Glasgow’s First An Gorta Mór Memorial Finally Unveiled In Emotional Ceremony Outside St Mary’s RC Church

Today saw Glasgow’s first An Gorta Mór memorial being unveiled almost two centuries after the first wave of Irish refugees landed in the city. The Great Hunger, sometimes referred to as “the famine”, caused the deaths of over 1 million people and caused a further million Irish men and women to flee the country. Thereafter, even greater numbers emigrated to the four corners of the globe and the population of Ireland was decimated by some 20-25%.

In Glasgow, the immigrant Irish were not given a hospitable welcome by the indigenous population. Their religion was different, they wanted Home Rule for their country and they were seen as an inferior race of strike breakers. Suddenly, the horrors witnessed at home – the failure of the potato crop and the shipping of alternative food sources to other parts of the British Empire – were being replicated on a smaller scale. Indeed, this alien and unwanted population were forced into poverty and destitution. They found decent employment hard to come by and had to internalise any expression of their religious or cultural identity.

It took the descendants of Irish immigrants until 1991 to reach occupational parity in Scotland, as compared to their American based counterparts who achieved the same status by 1901! However, it wasn’t all doom and gloom for the Glasgow Irish as Brother Walfrid and an ingenious band of his compatriots came together to establish a football club in late 1887. Celtic was the club’s name and it was formally founded after a meeting held at St. Mary’s Church Hall in the Calton district of the city. From that day onwards, Celtic has given the Irish and their offspring a sense of identity, a source of joy, a place to express themselves and much needed charitable assistance:

“The main objective of the club is to supply the East End conferences of the St. Vincent De Paul Society with funds for the maintenence of the “Dinner Tables” of our needy children in the Missions of St Mary’s, Sacred Heart, and St. Michael’s. Many cases of sheer poverty are left unaided through lack of means. It is therefore with this principle object that we have set afloat the ‘Celtic’, and we invite you as one of our ever-ready friends to assist in putting our new Park in proper working order for the coming football season.”

Fittingly, Glasgow’s An Gorta Mór memorial was erected and unveiled outside St Mary’s Church this morning; a lasting tribute to our forefathers and a celebration of who we are and what we have achieved.

In a small ticketed ceremony, Canon Tom White began proceedings by sharing the story of finding the appropriate site for the memorial. Sculptor John McCarron then said that the generation who raised this monument will be remembered forever, before Jane McCulloch, Consul General of Ireland, paid tribute to the generosity of the Irish community and the suffering of those who died, those who left, and those they left behind.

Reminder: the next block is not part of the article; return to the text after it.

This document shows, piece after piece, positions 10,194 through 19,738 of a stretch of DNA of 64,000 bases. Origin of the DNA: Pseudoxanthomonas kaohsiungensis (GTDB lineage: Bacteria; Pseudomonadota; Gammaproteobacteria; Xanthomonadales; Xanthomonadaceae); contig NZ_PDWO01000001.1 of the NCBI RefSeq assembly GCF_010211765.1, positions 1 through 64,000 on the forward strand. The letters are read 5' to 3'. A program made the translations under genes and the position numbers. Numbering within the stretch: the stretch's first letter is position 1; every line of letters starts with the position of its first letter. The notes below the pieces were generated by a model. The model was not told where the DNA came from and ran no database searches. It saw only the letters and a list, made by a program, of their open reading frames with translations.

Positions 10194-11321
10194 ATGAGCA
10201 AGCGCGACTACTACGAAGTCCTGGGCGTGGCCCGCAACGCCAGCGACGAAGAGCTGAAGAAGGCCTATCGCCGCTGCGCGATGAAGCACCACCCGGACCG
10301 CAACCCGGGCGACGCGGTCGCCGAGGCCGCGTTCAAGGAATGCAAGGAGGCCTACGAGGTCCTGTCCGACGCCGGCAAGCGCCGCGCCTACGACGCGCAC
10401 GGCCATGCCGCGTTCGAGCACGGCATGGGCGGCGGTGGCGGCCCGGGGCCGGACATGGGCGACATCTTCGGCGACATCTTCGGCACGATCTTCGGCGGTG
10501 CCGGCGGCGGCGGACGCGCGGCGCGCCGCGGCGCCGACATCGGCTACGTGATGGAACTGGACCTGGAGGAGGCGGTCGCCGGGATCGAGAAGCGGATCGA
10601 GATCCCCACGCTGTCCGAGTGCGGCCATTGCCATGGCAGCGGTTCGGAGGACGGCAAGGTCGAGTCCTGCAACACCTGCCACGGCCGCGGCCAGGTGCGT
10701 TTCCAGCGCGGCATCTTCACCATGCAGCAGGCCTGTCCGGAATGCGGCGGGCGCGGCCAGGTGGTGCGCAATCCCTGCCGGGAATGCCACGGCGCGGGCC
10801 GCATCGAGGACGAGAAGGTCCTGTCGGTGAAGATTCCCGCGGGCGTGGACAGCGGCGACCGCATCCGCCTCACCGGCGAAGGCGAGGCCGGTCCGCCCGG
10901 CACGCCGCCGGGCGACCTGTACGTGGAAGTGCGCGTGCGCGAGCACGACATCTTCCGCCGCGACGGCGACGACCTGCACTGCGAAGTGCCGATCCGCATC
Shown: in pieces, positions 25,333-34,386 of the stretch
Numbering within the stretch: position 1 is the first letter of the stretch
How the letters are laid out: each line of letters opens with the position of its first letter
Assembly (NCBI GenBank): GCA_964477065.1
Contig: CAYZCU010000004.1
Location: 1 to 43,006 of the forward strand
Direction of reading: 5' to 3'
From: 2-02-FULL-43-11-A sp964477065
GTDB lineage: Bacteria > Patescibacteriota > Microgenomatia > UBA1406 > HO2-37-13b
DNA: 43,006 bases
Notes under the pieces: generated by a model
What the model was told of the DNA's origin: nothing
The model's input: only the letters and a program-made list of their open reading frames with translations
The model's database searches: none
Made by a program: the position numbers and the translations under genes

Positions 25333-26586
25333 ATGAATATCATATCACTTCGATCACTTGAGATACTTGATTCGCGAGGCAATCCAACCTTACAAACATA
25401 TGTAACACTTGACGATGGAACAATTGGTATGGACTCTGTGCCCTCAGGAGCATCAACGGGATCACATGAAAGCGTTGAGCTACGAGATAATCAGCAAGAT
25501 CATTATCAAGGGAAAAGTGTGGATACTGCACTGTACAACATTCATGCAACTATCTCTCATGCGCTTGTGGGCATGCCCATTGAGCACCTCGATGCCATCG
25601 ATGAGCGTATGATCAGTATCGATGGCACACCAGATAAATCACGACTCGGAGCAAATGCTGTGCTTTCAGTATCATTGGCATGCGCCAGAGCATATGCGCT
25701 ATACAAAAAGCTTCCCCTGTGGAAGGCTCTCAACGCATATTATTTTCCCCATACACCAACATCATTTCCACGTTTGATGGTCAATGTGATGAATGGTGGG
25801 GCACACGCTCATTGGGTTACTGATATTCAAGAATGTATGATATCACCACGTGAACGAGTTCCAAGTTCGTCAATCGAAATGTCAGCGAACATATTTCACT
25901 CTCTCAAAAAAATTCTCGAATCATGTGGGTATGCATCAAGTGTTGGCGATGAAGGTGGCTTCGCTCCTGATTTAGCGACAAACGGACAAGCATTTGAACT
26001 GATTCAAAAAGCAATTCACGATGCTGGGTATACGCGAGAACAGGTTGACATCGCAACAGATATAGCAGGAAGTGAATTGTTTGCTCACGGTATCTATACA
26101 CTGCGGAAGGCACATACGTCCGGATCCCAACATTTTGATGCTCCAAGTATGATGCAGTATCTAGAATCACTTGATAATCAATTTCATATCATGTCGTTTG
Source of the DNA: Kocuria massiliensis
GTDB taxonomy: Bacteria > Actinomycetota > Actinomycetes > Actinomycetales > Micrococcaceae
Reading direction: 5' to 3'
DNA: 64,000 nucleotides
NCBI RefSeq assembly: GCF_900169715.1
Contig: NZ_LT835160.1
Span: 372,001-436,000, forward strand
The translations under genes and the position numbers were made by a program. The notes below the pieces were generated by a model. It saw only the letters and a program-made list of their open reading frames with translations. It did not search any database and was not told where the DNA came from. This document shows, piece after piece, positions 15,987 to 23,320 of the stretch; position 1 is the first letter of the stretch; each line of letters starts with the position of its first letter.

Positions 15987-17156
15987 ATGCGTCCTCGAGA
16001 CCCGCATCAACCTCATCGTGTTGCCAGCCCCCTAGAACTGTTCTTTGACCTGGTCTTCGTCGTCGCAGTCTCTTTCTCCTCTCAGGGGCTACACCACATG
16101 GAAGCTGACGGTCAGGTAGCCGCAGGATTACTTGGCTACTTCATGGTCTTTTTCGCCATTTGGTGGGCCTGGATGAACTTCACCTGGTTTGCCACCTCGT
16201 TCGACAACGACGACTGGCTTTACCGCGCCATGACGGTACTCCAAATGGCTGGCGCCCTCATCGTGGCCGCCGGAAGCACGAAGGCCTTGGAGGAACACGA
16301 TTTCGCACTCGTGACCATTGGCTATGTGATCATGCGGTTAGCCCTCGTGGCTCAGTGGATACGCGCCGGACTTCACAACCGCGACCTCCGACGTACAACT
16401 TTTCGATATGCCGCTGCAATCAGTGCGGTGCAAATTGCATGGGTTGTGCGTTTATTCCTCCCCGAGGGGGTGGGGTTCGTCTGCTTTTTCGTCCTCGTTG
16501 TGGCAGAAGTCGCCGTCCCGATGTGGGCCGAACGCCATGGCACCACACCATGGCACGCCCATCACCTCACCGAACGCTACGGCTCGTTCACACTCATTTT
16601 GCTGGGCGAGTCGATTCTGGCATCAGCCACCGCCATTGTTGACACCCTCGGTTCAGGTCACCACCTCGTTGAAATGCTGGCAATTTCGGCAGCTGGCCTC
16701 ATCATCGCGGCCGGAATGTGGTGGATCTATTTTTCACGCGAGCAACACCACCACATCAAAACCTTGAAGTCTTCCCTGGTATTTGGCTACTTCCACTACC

Canon Tom White addresses the audience

Much has changed in the last 134 years and many things have got better. Those with Irish ancestry are now increasingly climbing the social ladder in Scotland, though the medieval issues of sectarianism and anti-Irish racism are still too often bubbling under the surface.

Jeanette Findlay, a Celtic Trust Trustee who has been pivotal to the monument being erected, gave a fantastic speech on that subject. She celebrated Glasgow joining the diaspora cities with dedicated memorials to An Gorta Mór and noted that we owe it to our ancestors to offer modern day refugees the welcome that the famine Irish rarely received.

The fantastic event then concluded with Canon Tom White blessing the memorial.

We have built it!

 

About Author

Hailing from an Irish background, I grew up in Bournemouth with the good fortune to begin watching Celtic during the Martin O'Neill era. Still living on the south coast, I have a season ticket at Paradise and also travel to European away matches when possible. I have written four Celtic books since the age of 19: Our Stories & Our Songs: The Celtic Support, Take Me To Your Paradise: A History Of Celtic-Related Incidents & Events, Walfrid & The Bould Bhoys: Celtic's Founding Fathers, First Season & Early Stars, and The Holy Grounds of Glasgow Celtic: A Guide To Celtic Landmarks & Sites Of Interest. These were/are sold in Waterstones and official Celtic FC stores, and are available on Amazon.

2 Comments

  1. Red Scotland on

    They call it a famine but when the English government were transporting tons of food from Ireland to the UK mainland for “a better price” while the citizens of Ireland were starving to death on the streets forced to eat grass, then this was an act of genocide. The English committed genocide on the inhabitants of Ireland and we hold them accountable forevermore.

    We shall remember.